My hairdresser offered to come to our home to do my hair. I was a little nervous, not knowing how Jim would respond. But I figured it had to be better than taking him to her shop, which is about a 30 minute drive each way. Add the time spent in her shop, and it just spells disaster. Her visit went great! She is a natural when it comes to interacting. Jim responded so well to her. She offered to cut his hair while she was here and he agreed! So no more worries for me about having to leave the house for hair appointments. I'm so very grateful for her kindness and willingness to travel this distance.

Jim's confusion continues, and I believe is worsening. I'm not surprised by this, as this is how Alzheimer's progresses. He has the hardest time first thing in the morning and late afternoon into evening hours.

This morning was particularly difficult for him. He woke me up about 6:15. He looked worried and said "I don't know anything. I don't know what to do, or where to go. I don't know anything I am looking at."

This was absolutely heartbreaking. He wasn't agitated, just incredibly sad and worried. Fortunately he remembered me. I suggested having some coffee, watching the morning news, to see if that would help. At one point he said "I don't think I have any opioids in my system."

It was his way of trying to figure out why he was so confused. The only thing he could think of was that perhaps he had had some pain medication. Side note: Jim has never had any prescription pain medication with the exception several years ago, following hernia surgery. He did not tolerate them at all and had to switch to tylenol.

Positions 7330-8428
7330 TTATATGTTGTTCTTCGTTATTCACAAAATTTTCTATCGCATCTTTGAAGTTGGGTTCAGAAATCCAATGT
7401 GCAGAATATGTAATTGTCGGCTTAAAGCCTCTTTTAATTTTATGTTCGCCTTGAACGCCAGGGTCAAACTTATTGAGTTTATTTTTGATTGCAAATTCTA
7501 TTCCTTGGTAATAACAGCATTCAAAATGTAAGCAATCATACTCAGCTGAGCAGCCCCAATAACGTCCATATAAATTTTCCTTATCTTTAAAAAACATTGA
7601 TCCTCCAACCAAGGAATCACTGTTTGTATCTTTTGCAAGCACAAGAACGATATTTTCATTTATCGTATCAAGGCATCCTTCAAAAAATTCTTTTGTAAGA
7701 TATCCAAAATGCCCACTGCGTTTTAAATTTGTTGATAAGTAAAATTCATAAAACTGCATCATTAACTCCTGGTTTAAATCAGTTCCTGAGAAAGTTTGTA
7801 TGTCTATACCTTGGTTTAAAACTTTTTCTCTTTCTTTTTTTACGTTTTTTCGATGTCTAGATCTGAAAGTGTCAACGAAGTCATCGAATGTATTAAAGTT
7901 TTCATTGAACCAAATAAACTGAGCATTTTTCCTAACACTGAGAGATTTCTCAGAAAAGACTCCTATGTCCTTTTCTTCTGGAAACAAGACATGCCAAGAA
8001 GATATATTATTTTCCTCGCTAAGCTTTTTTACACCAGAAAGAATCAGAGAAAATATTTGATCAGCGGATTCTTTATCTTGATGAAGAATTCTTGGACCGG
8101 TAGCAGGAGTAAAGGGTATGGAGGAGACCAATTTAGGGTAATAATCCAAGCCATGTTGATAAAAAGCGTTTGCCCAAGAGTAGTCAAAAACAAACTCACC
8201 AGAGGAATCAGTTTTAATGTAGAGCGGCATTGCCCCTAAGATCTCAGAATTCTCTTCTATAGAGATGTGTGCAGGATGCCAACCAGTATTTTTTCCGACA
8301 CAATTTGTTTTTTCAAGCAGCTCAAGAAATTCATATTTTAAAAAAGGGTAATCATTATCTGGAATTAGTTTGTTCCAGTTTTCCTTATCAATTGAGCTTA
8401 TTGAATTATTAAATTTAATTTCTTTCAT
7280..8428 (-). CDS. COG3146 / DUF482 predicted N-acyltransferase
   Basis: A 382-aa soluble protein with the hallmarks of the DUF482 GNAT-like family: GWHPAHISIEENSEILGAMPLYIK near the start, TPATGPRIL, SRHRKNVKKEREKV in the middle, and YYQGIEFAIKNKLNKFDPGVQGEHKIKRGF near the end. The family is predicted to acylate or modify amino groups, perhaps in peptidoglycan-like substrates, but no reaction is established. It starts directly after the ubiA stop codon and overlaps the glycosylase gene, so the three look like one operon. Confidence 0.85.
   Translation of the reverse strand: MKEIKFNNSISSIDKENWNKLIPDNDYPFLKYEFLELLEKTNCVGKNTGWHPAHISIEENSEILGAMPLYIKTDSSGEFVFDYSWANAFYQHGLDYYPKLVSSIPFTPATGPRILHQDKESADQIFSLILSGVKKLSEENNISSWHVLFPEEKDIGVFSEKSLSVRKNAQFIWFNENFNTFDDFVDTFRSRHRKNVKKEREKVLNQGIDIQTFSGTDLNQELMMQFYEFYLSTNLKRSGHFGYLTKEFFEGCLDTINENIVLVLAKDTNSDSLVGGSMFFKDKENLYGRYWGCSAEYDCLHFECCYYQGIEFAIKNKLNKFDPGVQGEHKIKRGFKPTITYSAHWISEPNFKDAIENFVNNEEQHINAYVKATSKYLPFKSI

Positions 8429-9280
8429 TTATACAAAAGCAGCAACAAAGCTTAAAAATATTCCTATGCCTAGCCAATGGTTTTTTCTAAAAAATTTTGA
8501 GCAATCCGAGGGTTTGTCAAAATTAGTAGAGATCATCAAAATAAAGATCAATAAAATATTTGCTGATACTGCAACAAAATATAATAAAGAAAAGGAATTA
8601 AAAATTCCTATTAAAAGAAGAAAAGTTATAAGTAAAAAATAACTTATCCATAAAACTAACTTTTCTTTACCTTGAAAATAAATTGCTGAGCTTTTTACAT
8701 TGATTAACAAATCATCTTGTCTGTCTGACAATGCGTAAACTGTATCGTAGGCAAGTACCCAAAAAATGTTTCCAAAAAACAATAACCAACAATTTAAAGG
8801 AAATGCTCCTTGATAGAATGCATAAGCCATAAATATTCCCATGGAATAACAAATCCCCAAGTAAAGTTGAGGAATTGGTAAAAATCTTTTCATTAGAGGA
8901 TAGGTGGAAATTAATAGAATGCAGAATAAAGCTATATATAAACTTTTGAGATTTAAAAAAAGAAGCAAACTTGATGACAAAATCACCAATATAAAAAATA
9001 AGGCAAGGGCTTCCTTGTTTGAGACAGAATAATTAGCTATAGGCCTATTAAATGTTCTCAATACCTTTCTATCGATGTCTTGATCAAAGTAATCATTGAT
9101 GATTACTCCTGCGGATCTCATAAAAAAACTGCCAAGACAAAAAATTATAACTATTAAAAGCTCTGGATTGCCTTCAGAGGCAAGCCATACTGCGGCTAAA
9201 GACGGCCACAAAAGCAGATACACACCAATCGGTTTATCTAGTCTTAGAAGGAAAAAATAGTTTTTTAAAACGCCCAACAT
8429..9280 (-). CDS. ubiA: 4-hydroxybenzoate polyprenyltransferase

It was so hard to watch him in distress. I encouraged him to get ready for the day, shave, shower etc. A few hours later he noted that things were looking familiar to him. What a relief. I cannot even imagine what it would be like to wake up, not know where you are, not recognize your house, and wonder how you got there. Sounds terrifying to me.

I'm learning a lot about house maintenance, yard work and gardening. Most people will not relate to this, but I have to admit I hate gardening! I love being outside, but the pulling of weeds, edging, etc is not enjoyable at all to me. I purchased a battery operated edger and weed trimmer. This eliminates having to deal with gasoline. These things always remind me of what a beautiful job Jim did in keeping up with our landscaping.

Communication challenges continue.

Jim: "Where is the kitchen?' (We are standing in the kitchen as he asks this.)

Me; "Dinner is almost ready; about 15 more minutes."

Jim: "Oh, good."

Whew! Got that one right. I don't always get it right.

Jim: (Pointing to the light switch in the bathroom) "It might surprise the number 5."

Me: "Well, as long as it's not number 2."

We both laughed so hard! I hope no one is offended by the bathroom humor. But sometimes you just have to lighten things up. Got to keep your sense of humor. 𝩀😊

He also incorporates what he sees in the environment/on TV with what he is trying to say.

Jim: (While watching commentators discussing Trump pulling out of Paris Accord) "Where is the Paris Accord shirt?"

Me: Let's go look in your closet to see what we can find.

And so it goes. More confusion, more decline, BUT anxiety is so much better. So grateful for this. When I think about how things were 2 months ago, I remember thinking that I was certainly doing harm to my body and my mind, given how I was reacting to this high level of stress. Fast forward to today, and I am not nearly as stressed as I was before.

I know that things are only going to get harder, but with my stress level better controlled, I should be up to the challenges that Jim and I will face.

Thanks dear readers for stopping by. As always, my heart feels lighter!


Friday, May 19, 2017

Smack Dab in the Middle of the Land of Dementia

Jim went for imaging of his brain.  My explanation that it was a screening for those over 65 was accepted by him. I was ready with my companion card, and very glad that I brought it with me.